South Carolina profiles in political courage

People join hands in prayer as thousands of marchers meet on Charleston's main bridge in a show of unity after nine black church parishioners were gunned down during a Bible study, Sunday, June 21, 2015, in Charleston, S.C. (AP Photo/David Goldman)

Since 1960 South Carolina as a state and South Carolinians as a people have faced moments of decision. The recent horror in Charleston marks the third time in our recent history that our state’s political leaders have had to deal with issues and events that they never had imagined would occur in their lifetimes. In the 1960s, the civil rights movement was gaining momentum across the American South. It had been building for a decade beginning with the turmoil at Central High School in Little Rock, Arkansas; Gov. George Wallace’s standing in the school house door in Tuscaloosa; and Gov. Ross Barnett of Mississippi bellowing defiance at Ole Miss. There were demonstrations across the American South in Columbia, Raleigh, Atlanta, and dozens of other cities. There was violence in Oxford, Tallahassee, Birmingham and Selma.

In 1961, Gov. Fritz Hollings, elected on a segregationist platform in 1958, told reporters off the record that they needed to prepare readers for the end of segregation. Harvey Gantt, a young African American from Charleston, had applied for admission to Clemson. The issue would be decided in the courts, but the governor made it plain that the state’s legal defenses would “collapse like a house of cards.” In January 1963, as he left office Hollings made a farewell speech to the General Assembly: “As we meet, South Carolina is running out of courts. If and when every legal remedy has been exhausted, this General Assembly must make clear South Carolina’s choice, a government of laws rather than a government of men. As determined as we are, we of today must realize the lessons of 100 years ago, and move on for the good of South Carolina and our United States.”

In just six years the state faced another moment of decision. Federal courts intervened here as elsewhere in the South and ordered school districts totally desegregated. In a televised speech, Gov. Robert E. McNair dumbfounded national news commentators and segregationists alike when he said, “I will oppose any attempts to close down the schools. The only way that South Carolina is going to continue to grow is through its educational programs” and, regarding potential troublemakers, he warned: “A society can’t continue to operate without obedience of the law. When we run out of courts and time we must adjust to the circumstances.” Across the state, business and community leaders supported the governor.

On June 17, an individual murdered nine South Carolinians as they studied the Bible in their church. As that horror enveloped the state, Gov. Nikki Haley held a press conference on June 22. She noted that after “contentious debate,” but with bipartisan support, the Confederate flag had been removed from the dome of the Statehouse and from the House and Senate chambers in 2000. Flanked by individuals with long-held and differing opinions on the flag, she said: “Today, we stand here in a moment of unity in our state without ill-will, to say it’s time to move the flag from the Capitol grounds. A hundred and fifty years after the Civil War, the time has come. There will be some in our state who see this as a sad moment. I respect that ... But, this is a moment in which we can say that that flag, while an integral part of our past, does not represent the future of our great state ...”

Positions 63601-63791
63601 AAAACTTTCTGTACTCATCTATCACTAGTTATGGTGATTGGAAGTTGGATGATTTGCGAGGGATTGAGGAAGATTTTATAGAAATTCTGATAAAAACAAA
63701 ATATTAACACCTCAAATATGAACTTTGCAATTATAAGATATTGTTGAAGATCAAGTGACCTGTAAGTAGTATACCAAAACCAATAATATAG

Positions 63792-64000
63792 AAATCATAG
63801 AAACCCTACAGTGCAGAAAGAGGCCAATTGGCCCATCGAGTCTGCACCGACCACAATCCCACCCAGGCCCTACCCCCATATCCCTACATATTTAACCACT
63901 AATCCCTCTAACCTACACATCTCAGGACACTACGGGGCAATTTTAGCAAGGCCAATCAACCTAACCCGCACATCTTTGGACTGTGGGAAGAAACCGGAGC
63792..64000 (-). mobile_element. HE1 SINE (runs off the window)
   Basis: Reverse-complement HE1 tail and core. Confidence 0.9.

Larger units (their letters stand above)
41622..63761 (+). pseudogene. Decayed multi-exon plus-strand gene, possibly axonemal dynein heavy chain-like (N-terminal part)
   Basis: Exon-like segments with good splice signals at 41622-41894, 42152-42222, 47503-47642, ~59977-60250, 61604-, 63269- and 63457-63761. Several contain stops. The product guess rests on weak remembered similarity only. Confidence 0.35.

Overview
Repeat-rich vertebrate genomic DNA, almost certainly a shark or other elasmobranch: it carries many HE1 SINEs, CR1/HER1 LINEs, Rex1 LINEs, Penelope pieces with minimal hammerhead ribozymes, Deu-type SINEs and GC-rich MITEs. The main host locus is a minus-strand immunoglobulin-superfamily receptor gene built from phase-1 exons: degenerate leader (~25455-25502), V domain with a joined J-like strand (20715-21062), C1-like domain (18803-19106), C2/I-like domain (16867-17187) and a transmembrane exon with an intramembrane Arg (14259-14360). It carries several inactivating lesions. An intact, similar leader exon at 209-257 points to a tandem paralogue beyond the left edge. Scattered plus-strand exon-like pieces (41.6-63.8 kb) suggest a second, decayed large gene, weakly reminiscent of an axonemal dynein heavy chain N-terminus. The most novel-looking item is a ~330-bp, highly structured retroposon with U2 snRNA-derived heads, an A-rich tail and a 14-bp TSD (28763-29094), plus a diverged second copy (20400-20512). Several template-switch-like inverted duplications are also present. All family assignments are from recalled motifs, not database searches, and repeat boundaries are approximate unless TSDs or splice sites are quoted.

Across the state, business, religious and education leaders, the media, sports figures, and literally thousands of ordinary Carolinians rallied behind her stand.

Hollings, McNair, and Haley — three South Carolina governors’ actions, words and deeds made a difference. They each faced a signal moment in our state’s history. What they said and did was not always popular. After his speech, many pundits said Fritz Hollings couldn’t get elected dog-catcher in any town in the state. Governors of Deep South states held a conference and pointedly did not ask Bob McNair because he refused to close the state’s school house doors — as they wanted to do. Nikki Haley had been castigated privately and publicly — and in one particularly nasty national commentary as an “immigrant” who did not understand American history.

Is there something that connects these three very different individuals and their times? Yes. As Gov. Haley noted in her remarks: “On matters of race, South Carolina has a tough history.” That thread links all three of these governors — and those who backed what for their times were bold moves. None of these three governors made their decisions lightly. In speaking out as they did, they made statements and took actions that ran counter to many of their supporters. But they decided to act in what they believed was the best interest of the state. They argued for unity and harmony, for compassion and understanding. When I reflect on their challenges and what they decided to do, I am reminded of the words of the great poet Robert Frost in “The Road Not Taken”: “Two roads diverged in a wood, and I — I took the one less traveled by, and that has made all the difference.”

For millennia historians and philosophers have debated the question: Does the individual make the times or the times the individual? The question focuses on how a person dealt, not with easy decisions, but with challenges — without regard to his or her personal well-being.

In these three governors of South Carolina our state has individuals who have demonstrated to South Carolinians and the world the best of what South Carolina can be. They are models for political profiles in courage.

Walter B. Edgar, a historian, is an emeritus member of the faculty at the University of South Carolina.